Spain's leftwing partners fail to repeat Barcelona deal
Barcelona en Comú and Catalan Socialists announce shape of new city government, while Sánchez and Iglesias cannot agree on power-sharing formula
In the wake of the May local elections, the shared leftwing stance of Barcelona en Comú and the Catalan Socialists brought the two parties together into a ruling coalition, but doing the same thing on a Spanish level is proving to be more difficult.
Despite lacking a majority, Ada Colau returns as mayor of Barcelona thanks to the support of the Socialists. In Spain, the best option for Spanish Socialist leader Pedro Sánchez to hold on to power is to reach a deal with the national affiliate of Colau's party, Podemos.
Yet, that is proving easier said than done: Podemos and Sánchez's Socialists want to work together, but the former is asking to be part of a coalition government, while the latter is reluctant to go beyond offering some minor administrative posts in exchange for support.
On Wednesday, Barcelona en Comú and the Catalan Socialists announced what the new city government will look like, with three deputy mayorships for each party in charge of such key areas as the economy, security or mobility.
Voters prefer coalition, says poll
In Madrid, meanwhile, Sánchez and Podemos leader Pablo Iglesias remain at loggerheads, although it seems most Spaniards would prefer the two parties to share power, according to a new post-election poll from the Center for Sociological Research (CIS).
The Socialists refuse to budge on their intention to govern Spain alone, even preferring to risk another election. In fact, 20% of those surveyed in the poll say they prefer this option, but that number is outweighed by those who believe another solution would be best.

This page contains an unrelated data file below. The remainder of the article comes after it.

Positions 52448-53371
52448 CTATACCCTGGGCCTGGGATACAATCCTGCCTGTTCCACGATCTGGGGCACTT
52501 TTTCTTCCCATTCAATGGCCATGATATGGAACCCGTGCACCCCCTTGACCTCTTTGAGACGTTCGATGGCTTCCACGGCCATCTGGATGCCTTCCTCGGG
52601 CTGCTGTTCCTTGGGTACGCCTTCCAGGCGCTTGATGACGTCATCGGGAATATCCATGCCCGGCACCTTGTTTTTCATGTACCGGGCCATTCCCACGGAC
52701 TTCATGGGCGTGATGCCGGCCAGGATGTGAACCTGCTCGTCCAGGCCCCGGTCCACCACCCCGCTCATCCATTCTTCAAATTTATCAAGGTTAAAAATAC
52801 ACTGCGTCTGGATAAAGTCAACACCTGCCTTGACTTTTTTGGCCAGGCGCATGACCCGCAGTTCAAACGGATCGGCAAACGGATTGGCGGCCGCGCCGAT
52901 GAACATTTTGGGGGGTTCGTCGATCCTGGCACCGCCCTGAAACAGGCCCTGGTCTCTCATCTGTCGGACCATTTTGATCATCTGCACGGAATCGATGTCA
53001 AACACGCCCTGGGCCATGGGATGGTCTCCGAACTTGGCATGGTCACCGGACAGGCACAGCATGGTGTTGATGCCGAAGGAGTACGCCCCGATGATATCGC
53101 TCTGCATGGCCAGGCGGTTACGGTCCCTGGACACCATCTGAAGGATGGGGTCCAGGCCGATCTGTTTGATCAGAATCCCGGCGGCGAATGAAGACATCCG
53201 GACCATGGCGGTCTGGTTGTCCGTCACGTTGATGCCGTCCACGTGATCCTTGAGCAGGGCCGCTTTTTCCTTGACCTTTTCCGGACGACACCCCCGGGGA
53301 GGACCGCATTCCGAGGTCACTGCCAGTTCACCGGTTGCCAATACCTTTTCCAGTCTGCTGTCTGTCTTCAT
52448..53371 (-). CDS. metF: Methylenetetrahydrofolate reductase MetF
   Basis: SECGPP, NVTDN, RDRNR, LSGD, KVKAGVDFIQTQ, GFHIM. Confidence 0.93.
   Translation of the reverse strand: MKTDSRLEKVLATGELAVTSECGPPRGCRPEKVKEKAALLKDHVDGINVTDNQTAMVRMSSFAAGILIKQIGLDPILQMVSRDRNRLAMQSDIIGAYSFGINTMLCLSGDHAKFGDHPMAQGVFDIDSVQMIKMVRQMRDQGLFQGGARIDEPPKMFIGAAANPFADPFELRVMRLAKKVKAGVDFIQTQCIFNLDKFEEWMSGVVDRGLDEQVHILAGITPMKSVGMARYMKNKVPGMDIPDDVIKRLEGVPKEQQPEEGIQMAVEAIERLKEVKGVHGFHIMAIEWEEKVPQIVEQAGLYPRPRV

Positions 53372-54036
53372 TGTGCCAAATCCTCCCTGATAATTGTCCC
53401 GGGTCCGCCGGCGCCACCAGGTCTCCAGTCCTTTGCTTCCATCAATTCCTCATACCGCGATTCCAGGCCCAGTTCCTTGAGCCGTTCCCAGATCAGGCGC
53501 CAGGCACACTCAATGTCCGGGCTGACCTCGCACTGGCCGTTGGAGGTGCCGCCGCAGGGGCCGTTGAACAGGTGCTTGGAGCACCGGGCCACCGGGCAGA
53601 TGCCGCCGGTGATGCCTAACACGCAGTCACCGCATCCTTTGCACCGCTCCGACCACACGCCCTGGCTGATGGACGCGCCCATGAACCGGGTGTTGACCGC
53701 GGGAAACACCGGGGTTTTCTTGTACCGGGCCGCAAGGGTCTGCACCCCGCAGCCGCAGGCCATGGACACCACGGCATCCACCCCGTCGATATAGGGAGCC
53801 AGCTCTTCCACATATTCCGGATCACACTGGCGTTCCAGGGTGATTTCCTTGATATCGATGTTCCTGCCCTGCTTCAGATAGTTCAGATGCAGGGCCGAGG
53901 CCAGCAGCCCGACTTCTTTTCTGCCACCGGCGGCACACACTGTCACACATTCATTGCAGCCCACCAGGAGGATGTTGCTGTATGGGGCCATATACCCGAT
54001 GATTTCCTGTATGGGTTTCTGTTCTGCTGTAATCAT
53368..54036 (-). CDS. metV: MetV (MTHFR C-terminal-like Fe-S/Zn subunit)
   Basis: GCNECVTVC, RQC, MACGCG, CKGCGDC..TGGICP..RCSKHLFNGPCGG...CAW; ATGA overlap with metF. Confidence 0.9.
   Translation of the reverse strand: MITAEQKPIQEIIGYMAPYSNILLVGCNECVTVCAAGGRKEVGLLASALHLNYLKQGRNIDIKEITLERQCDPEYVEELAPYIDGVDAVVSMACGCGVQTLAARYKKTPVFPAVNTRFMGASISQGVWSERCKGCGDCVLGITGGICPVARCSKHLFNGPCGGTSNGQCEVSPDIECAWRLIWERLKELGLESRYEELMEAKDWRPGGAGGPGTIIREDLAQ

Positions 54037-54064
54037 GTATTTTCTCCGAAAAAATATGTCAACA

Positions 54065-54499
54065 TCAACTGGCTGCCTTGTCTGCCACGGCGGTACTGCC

Some 26.4% of those surveyed said they preferred a coalition between the Socialists and Podemos with the added support of either non-independence supporting nationalist parties (15.8%) or nationalist parties including those in favor of splitting from Spain (10.6%).
Socialists rule out pro-independence support
Sánchez came to power in June last year in part thanks to the votes of the Catalan pro-independence parties, but the Socialists ruled out again relying on their support, as they consider the price of negotiating a self-determination referendum too high a price.
A large minority (16%) said they prefer the Socialists to reach a deal with the unionist Ciudadanos party (Cs), but they campaigned for the April 28 election on a platform of keeping Sánchez out, fearing he would give concessions to the pro-independence parties.
The poll also shows that if voters had known the results of the April election beforehand, only 2.3% would have changed the party they voted for, which perhaps explains why the Socialists have threatened Podemos with a new election rather than back down.
Sánchez confident of winning again
In fact, another CIS poll a week ago suggested that the Socialists would not only win a new snap election but would increase their share of the vote from 28.7% to 39.5%, while Podemos would see its share reduced from 14.3% in April to 12.7%.
While this latest poll sends a message to the Socialists that many voters in Spain do not want them to govern alone, they might well feel confident enough about risking another election and see their strategy for holding on to power come to fruition.